Homes, moms and BC Hydro have changed since the 1960s
|1960s-era BC Hydro ad recommends flooding the living room with light to prevent eye strain when viewing TV.|
A utility that once helped us use more electricity is now Power Smart
"Notice the 100 square foot luminous ceiling which floods the attractive Arborite counter tops with glare-free light. Shadows are eliminated everywhere, even under the cupboards."
– Promotional pamphlet, "1958 Ease-of-living Home"
To get an idea of how much electricity has changed the modern home, start in the kitchen. The sense of convenience — liberation, even — is manifest in old brochures touting the inexpensive operation of labour-saving devices: "Madame, A score of servants for so little cost!"
For just two cents per week to power a vacuum cleaner, and 75 cents per person per month for an electric range, electricity slashed drudgery. How many of us even remember that hot water once necessitated running up and down the stairs to monitor a basement burner?
In the 1950s, BC Hydro's predecessor B.C. Electric ran advertisements encouraging homeowners to use more electricity. There was even a buy-back program to entice people to give up their old heat-on-the-stovetop irons and replace them with electric models.
By 1961, when our modern BC Hydro was born, homes were changing again. More than just a labour-saver, electricity was now adding luxury and style, influencing home design. The 1958 "Ease-of-living" home included the ability to activate a kitchen circuit — and switch on the coffee pot — from the master bedroom.
With an eye on progress, homes of the 1960s were being wired with "adequate power for appliances today and further electrical conveniences in the future."
Changing society, changing homes
It's hard to say whether technology has shaped society, or the other way around. Whatever the case, homes and home building have evolved significantly over the past 50 years.
"It's clear today that you don't have for the most part a stay-at-home mom, a go-to-work 9-5 father, 3.2 kids, and old assumptions about how we do things and how the family operates," says Murray Frank, a building science instructor and principal of Constructive Homes Solutions. "As the way that a family needs to enjoy a home continues to evolve, so does the design and equipping of the modern home."
"Compared to 50 years ago, home designs today are larger overall, and more flexible too," says Doug Overholt, of BC Hydro's Power Smart New Home Program. "Things are less formal now, and living spaces have paralleled that informality."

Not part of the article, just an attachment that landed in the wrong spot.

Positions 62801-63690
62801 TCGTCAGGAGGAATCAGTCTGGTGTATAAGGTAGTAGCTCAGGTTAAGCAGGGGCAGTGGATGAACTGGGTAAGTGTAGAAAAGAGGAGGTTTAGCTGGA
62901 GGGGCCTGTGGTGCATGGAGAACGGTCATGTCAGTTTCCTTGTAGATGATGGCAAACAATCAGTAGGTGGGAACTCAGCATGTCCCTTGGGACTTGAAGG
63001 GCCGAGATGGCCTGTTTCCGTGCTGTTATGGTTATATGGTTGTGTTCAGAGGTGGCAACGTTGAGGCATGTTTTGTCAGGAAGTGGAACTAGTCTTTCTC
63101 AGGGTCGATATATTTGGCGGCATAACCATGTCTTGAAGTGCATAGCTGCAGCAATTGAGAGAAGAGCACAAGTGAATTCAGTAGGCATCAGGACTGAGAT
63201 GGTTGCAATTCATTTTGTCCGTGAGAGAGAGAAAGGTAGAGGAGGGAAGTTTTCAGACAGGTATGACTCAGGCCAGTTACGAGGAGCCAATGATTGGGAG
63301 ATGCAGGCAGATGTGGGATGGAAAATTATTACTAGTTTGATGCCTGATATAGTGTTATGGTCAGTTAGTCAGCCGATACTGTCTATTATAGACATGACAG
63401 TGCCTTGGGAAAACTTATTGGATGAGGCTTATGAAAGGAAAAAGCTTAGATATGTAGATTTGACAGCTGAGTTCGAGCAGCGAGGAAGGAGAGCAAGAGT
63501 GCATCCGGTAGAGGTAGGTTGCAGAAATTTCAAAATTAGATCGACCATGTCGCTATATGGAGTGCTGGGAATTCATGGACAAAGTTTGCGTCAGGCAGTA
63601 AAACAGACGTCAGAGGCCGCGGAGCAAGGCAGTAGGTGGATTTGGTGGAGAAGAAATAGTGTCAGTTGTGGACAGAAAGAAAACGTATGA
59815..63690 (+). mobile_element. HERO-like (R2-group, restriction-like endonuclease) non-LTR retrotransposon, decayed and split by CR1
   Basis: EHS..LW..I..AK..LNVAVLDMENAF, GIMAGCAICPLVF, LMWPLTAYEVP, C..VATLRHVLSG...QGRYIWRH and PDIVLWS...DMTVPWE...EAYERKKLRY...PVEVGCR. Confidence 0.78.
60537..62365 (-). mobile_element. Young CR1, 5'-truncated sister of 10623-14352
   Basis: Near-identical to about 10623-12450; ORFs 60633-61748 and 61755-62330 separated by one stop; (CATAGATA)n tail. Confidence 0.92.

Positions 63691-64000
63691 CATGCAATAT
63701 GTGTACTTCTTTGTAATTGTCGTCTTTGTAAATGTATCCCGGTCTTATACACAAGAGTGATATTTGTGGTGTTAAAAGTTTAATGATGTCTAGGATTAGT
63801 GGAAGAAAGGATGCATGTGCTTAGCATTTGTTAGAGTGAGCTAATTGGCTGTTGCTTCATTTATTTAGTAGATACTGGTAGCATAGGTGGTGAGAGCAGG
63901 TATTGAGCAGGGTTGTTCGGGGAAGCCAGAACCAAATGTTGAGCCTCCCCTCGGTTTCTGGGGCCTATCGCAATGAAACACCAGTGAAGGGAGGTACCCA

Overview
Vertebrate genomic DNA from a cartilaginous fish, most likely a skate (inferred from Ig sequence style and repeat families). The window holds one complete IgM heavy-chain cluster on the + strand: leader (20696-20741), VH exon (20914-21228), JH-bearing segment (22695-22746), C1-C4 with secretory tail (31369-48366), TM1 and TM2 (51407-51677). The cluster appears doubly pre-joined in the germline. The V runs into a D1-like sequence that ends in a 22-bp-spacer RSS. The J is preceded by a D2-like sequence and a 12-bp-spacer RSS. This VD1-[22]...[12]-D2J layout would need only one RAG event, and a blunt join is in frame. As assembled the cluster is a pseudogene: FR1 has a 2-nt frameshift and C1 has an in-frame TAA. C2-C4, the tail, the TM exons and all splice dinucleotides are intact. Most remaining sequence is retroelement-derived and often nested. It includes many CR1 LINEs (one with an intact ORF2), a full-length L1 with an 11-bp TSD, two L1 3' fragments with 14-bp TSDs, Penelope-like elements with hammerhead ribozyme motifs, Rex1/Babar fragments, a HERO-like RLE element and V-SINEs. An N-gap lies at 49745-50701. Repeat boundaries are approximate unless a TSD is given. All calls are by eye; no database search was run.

These developments have created opportunity — and challenges. "It used to be you had wood, you had tarpaper, you had some glass, steel and cementitious materials," says Overholt. "You knew how those materials interacted because you'd been using them for ages.
"Now we're into plastics; the exploitation of oil-based products and chemical derivatives has revolutionized the construction industry. The challenge of it has been the interactive effects between all of these materials. ... Plus, there's more lighting, there are more appliances, there are electronics – and these have all had implications for builders."
Building codes key to conservation
There's a rising awareness of how much energy buildings use, and how much they contribute to greenhouse gas production and climate change. Although energy efficiency has been a consideration in building since the 1970s oil crisis, it has taken changes in building codes to force it into the mainstream.
"Building codes were originally developed as life safety codes — if it didn't affect life safety [i.e. fire standards], it wasn't deemed to be something that the building code had a say on," says Frank. "But we've tried to tempt people into energy efficiency, we've tried to incent them into energy efficiency, and it's become clear that we're going to have to be regulated into energy efficiency. So the major change we've seen in building codes has been the inclusion of energy efficiency requirements."